Royal Free’s Ebola ward ‘safer in Hampstead than on Craggy Island’
The country’s only ward to treat infectious diseases like Ebola is safer in built-up Hampstead than if it were relocated to Salisbury Plain or Craggy Island, hospital chiefs have insisted.
Concerns that Hampstead could be at risk from a deadly outbreak of the virus should an infected patient escape from the Royal Free Hospital’s Infectious Diseases Unit were raised by residents at a meeting of the board of directors last Thursday.
Employment lawyer Jessica Learmond-Criqui and energy researcher Peter Rutherford argued to move the unit to a less populated area like rural Salisbury Plain or Craggy Island, the fictional rocky outcrop in sitcom Father Ted.
However, doctors were adamant that any risk to the public would not be made smaller by relocating the unit.
Non-executive director Stephen Ainger told the board: “I would say a unit in Salisbury Plain would be as safe, but I would suggest that having it in a place where everyone works regularly together as a team is safer than a team that comes together every now and then.”
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In August, doctors led by infectious diseases consultant Dr Michael Jacobs successfully treated the unit’s first Ebola patient, volunteer nurse William Pooley.
The Infectious Diseases Unit where he stayed has two beds surrounded by isolator tents, air pressure units and full body suits and is heavily guarded by security officers when an infected patient is being treated.
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Ms Learmond-Criqui, chairman of the Frognal and Fitzjohns Safer Neighbourhood Panel, believes a patient could potentially become disorientated, overpower staff and flee.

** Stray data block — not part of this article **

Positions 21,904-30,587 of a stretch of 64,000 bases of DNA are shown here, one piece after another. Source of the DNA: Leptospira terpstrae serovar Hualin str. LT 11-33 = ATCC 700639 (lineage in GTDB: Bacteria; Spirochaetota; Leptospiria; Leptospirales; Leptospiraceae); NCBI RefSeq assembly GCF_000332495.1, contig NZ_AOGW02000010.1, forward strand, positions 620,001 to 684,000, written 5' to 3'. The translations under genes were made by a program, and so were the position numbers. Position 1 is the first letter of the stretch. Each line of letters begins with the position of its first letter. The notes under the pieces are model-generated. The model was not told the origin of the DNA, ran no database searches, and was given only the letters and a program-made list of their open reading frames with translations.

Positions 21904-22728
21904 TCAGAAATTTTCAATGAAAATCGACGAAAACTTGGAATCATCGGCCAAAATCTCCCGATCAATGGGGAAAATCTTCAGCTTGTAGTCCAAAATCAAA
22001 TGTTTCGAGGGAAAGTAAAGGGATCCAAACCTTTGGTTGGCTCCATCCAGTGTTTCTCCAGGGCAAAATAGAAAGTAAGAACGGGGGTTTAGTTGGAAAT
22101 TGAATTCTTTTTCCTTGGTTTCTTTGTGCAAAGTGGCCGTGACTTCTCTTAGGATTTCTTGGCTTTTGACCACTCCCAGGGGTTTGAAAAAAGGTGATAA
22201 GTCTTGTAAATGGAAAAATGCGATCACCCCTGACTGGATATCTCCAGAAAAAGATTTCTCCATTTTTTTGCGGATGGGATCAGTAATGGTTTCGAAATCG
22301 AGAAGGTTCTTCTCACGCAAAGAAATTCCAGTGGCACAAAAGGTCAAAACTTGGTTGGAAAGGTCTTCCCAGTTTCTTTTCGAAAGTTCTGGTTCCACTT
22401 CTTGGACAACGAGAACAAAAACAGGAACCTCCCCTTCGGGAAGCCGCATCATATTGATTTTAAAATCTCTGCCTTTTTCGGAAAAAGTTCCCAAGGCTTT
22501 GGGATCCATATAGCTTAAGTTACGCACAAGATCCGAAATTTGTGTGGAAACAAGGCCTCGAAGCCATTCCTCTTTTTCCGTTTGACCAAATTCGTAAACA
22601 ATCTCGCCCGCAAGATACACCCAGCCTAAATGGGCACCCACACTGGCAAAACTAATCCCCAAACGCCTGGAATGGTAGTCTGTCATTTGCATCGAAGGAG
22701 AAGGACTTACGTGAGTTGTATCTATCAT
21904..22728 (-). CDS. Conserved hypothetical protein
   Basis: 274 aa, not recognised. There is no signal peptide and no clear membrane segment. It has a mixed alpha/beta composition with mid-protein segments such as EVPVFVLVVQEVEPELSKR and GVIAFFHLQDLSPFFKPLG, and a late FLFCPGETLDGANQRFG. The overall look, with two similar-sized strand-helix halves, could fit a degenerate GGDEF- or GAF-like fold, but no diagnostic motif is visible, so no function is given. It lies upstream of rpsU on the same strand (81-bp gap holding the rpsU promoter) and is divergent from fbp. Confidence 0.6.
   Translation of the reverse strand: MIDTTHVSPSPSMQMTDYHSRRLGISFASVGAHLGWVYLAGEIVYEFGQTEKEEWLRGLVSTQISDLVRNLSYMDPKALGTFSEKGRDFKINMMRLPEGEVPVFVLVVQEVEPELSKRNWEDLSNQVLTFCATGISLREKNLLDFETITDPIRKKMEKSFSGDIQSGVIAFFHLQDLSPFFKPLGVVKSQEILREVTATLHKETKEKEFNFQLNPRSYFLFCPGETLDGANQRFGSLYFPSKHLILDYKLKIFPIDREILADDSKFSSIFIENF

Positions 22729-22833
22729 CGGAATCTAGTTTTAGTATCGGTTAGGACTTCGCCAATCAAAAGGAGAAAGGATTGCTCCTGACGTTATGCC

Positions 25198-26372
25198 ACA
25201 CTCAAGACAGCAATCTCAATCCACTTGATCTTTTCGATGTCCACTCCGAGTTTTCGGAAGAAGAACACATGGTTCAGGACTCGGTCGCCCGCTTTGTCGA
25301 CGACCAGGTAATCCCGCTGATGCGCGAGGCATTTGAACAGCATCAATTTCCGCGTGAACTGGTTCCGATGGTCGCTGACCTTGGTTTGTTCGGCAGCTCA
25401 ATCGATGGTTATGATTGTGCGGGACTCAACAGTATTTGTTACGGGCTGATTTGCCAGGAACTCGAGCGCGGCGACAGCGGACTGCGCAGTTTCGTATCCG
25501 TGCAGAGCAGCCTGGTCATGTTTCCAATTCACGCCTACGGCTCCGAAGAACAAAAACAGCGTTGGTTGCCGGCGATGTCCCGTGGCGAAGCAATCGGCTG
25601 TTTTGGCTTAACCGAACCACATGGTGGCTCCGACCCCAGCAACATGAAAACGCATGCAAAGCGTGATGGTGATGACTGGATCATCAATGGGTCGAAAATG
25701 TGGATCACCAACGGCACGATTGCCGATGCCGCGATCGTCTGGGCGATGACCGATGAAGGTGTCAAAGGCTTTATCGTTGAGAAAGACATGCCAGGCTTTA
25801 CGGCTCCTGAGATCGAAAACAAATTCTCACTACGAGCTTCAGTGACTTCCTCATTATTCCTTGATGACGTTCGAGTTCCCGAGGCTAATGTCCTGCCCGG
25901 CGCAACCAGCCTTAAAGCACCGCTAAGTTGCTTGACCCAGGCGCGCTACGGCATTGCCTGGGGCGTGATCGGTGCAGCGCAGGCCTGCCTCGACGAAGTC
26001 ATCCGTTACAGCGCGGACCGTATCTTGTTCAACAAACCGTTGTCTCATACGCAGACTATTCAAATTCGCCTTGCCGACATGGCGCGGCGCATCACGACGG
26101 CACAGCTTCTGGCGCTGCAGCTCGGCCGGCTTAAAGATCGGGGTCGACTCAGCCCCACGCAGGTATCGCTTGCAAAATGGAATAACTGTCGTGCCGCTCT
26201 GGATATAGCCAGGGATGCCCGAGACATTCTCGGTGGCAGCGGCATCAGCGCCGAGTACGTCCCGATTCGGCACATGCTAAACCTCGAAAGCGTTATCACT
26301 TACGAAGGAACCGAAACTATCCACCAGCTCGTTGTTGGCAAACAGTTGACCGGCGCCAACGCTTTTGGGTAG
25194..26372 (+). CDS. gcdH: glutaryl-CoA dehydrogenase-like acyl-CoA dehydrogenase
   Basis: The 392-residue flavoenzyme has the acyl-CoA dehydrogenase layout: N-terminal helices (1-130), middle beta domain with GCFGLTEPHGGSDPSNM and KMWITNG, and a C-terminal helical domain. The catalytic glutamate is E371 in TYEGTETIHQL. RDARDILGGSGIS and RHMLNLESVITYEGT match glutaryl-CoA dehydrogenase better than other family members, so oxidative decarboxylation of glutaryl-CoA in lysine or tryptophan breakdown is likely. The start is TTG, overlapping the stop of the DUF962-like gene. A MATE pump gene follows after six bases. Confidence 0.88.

“I think they’ve done a marvellous job in helping the nurse,” she said. But I remained concerned about having the unit in such a built-up area.
“I am not convinced by the hospital’s explanation.”
Dr Jacobs said it would be “quite difficult” to simply walk out of the unit unnoticed.
Since Ebola was identified in Guinea in March, the World Health Organisation has reported 3,685 cases of Ebola in West Africa and 1,841 deaths.
The virus has between a 50 and 90 per cent mortality rate and there is no cure.
The risk of transmitting the virus to the general population is very low according to Public Health England as it can only be passed on through contact with blood or bodily fluids.
Mr Rutherford, of West Hampstead, shares Ms Learmond-Criqui’s concerns.
He told directors: “Even if the risk is one in 14 million, you have to appreciate that it could still happen.
“Because living locally is so expensive, staff could live anywhere up and down the Northern Line and could pass the infection on.”
Dr Jacobs admitted an outbreak in Hampstead would be a “national emergency”.
He said: “We are the best place to be able to deal with it as the real experts are in places like this.
“We believe all the measures are in place to negate the risk.”